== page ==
Use exercise and good nutrition to stay strong
While you’re carrying them around, all 206 of your bones work hard to keep you healthy. Do the same for them and your whole body benefits.
Exercise and Diet
Bones consist of 65 percent calcium phosphate and 35 percent protein (collagen matrix)—living tissue that’s constantly breaking down and reforming. You produce more bone than is destroyed until about age 30, and then you begin to lose bone mass. But whatever your age, the right exercise and diet can help keep your bones fit.
“The stimulus for new bone growth is using bone cells, and you do that by moving your body,” says Amy Joy Lanou, PhD, associate professor of health and wellness at the University of North Carolina, Asheville, and co-author of Building Bone Vitality.
Thirty minutes a day should do it. Walk, dance, houseclean, garden, and lift weights. “Anything that puts stress on the bone strengthens them,” says Dr. Lanou.
Your hips, spine, and wrists suffer the most as you age, so focus on these areas. Maintain good posture while moving or still and stretch before and after exercise.
Why You Need Calcium
Meanwhile, get a healthy amount of calcium. Too little softens your bones but too much makes bones brittle, says Dr. Lanou. She suggests getting 500 to 800 mg of calcium a day—up to 250 to 500 mg of that amount may be obtained from supplements.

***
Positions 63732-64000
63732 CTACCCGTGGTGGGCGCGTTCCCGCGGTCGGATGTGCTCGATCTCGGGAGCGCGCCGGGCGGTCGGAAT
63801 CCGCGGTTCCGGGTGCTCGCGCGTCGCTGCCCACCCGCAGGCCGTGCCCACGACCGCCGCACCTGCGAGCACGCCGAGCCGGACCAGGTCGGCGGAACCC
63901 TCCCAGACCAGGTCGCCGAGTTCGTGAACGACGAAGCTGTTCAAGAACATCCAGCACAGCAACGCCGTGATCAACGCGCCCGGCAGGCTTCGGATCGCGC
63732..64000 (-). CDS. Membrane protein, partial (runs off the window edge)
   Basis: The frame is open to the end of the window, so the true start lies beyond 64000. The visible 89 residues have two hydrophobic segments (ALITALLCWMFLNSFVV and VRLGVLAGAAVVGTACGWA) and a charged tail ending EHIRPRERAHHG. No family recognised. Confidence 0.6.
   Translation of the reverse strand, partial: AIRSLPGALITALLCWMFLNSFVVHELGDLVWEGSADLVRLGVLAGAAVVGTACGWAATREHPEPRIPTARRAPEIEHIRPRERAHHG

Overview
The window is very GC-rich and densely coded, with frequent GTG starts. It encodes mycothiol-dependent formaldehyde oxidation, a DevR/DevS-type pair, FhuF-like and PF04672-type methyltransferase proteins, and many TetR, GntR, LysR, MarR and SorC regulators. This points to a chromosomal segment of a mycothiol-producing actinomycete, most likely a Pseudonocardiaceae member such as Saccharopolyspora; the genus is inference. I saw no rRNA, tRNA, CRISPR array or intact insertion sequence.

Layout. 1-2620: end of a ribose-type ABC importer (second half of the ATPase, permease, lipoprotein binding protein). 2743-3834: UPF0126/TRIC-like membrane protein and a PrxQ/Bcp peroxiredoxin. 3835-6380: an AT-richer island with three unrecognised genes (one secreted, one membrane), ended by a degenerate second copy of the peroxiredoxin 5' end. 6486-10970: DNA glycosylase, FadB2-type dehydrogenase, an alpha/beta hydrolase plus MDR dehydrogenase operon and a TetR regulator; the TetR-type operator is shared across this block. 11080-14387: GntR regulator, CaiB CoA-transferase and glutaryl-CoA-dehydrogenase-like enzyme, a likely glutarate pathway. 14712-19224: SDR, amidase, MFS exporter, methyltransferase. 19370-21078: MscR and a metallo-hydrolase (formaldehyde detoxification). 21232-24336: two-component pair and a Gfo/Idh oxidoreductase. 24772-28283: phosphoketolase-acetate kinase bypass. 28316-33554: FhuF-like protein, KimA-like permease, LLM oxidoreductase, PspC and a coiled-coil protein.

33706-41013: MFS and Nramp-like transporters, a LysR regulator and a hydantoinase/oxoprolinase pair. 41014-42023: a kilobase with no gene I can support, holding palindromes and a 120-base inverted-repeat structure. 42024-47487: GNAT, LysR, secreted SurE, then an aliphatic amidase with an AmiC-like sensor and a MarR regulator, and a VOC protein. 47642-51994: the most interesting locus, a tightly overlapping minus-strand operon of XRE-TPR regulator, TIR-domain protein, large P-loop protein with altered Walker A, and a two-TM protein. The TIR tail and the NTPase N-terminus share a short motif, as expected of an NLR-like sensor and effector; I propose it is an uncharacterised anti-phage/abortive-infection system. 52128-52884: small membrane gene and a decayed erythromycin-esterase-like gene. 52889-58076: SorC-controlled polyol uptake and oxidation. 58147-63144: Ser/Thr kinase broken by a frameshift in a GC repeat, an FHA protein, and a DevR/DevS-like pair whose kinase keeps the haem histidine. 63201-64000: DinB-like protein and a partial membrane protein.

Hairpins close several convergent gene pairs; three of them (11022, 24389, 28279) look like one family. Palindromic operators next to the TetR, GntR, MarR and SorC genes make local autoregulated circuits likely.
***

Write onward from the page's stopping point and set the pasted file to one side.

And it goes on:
“Most people eliminate the hundreds of milligrams of calcium they consume each day,” she says. “The big problem is getting the calcium from the digestive track to the blood and then to the bone, and keeping it there.” This requires a low-acid, or more alkaline, diet—natural, unprocessed meals and snacks of fruits and vegetables, grains and legumes, and a low-to-moderate amount of animal protein. Good calcium sources include broccoli, kale, kelp, turnip greens, and low-fat yogurt.
Says Annemarie Colbin, PhD, author of The Whole-Food Guide to Strong Bones, “Think of the animals with the biggest bones—cows, horses, giraffes. They all eat leafy greens. But you also need protein for the collagen matrix in your bones.”
If you don’t get enough of these foods, or you eat too many refined carbohydrates, such as white flour, white rice and sugar, your body robs calcium and other nutrients from your bones.
Don’t Forget D
Vitamin D is needed for the absorption of calcium. Research shows that it plays a key role in reducing the risk of bone fragility and susceptibility to fracture. To know if you’re getting enough of this vitamin, see your healthcare provider for a vitamin D test.
Sun is your best source. “Without using sunscreen, get as much as you can without burning about 10 to 60 minutes a day, depending on your skin,” advises Dr. Colbin.
There’s also vitamin D in wild ocean fish, fish roe, and shitake mushrooms. You need healthful fats such as extra virgin olive oil, unrefined sesame oil, and organic coconut oil as well as omega 3 fats from fish and flaxseed, “since vitamin D needs fat to stay in the body.” A recent animal study also shows that increased intakes of omega-3 fatty acids—particularly DHA—may result in stronger bones.
Good bone health lowers your risk of bone disease, such as osteoporosis and its precursor, osteopenia, and other diseases. So take care of that skeleton of yours! When you do, your bones will take care of you.